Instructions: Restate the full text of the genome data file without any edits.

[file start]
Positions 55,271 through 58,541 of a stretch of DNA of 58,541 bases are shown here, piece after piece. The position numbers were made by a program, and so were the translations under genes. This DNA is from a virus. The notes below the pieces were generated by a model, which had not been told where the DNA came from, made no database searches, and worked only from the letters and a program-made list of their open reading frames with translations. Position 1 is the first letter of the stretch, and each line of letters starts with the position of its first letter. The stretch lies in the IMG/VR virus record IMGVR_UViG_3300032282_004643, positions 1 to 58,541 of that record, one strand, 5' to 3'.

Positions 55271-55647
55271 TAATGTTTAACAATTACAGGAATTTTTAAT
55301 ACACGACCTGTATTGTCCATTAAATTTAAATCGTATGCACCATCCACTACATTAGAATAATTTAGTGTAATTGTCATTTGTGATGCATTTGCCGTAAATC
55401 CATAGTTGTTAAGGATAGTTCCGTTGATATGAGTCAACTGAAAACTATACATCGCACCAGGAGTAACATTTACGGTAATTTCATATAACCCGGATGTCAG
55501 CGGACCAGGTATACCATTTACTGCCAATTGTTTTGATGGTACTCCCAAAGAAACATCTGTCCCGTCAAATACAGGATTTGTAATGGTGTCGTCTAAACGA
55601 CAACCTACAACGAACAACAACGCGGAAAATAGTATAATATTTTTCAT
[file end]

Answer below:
Positions 55,271 through 58,541 of a stretch of DNA of 58,541 bases are shown here, piece after piece. The position numbers were made by a program, and so were the translations under genes. This DNA is from a virus. The notes below the pieces were generated by a model, which had not been told where the DNA came from, made no database searches, and worked only from the letters and a program-made list of their open reading frames with translations. Position 1 is the first letter of the stretch, and each line of letters starts with the position of its first letter. The stretch lies in the IMG/VR virus record IMGVR_UViG_3300032282_004643, positions 1 to 58,541 of that record, one strand, 5' to 3'.

Positions 55271-55647
55271 TAATGTTTAACAATTACAGGAATTTTTAAT
55301 ACACGACCTGTATTGTCCATTAAATTTAAATCGTATGCACCATCCACTACATTAGAATAATTTAGTGTAATTGTCATTTGTGATGCATTTGCCGTAAATC
55401 CATAGTTGTTAAGGATAGTTCCGTTGATATGAGTCAACTGAAAACTATACATCGCACCAGGAGTAACATTTACGGTAATTTCATATAACCCGGATGTCAG
55501 CGGACCAGGTATACCATTTACTGCCAATTGTTTTGATGGTACTCCCAAAGAAACATCTGTCCCGTCAAATACAGGATTTGTAATGGTGTCGTCTAAACGA
55601 CAACCTACAACGAACAACAACGCGGAAAATAGTATAATATTTTTCAT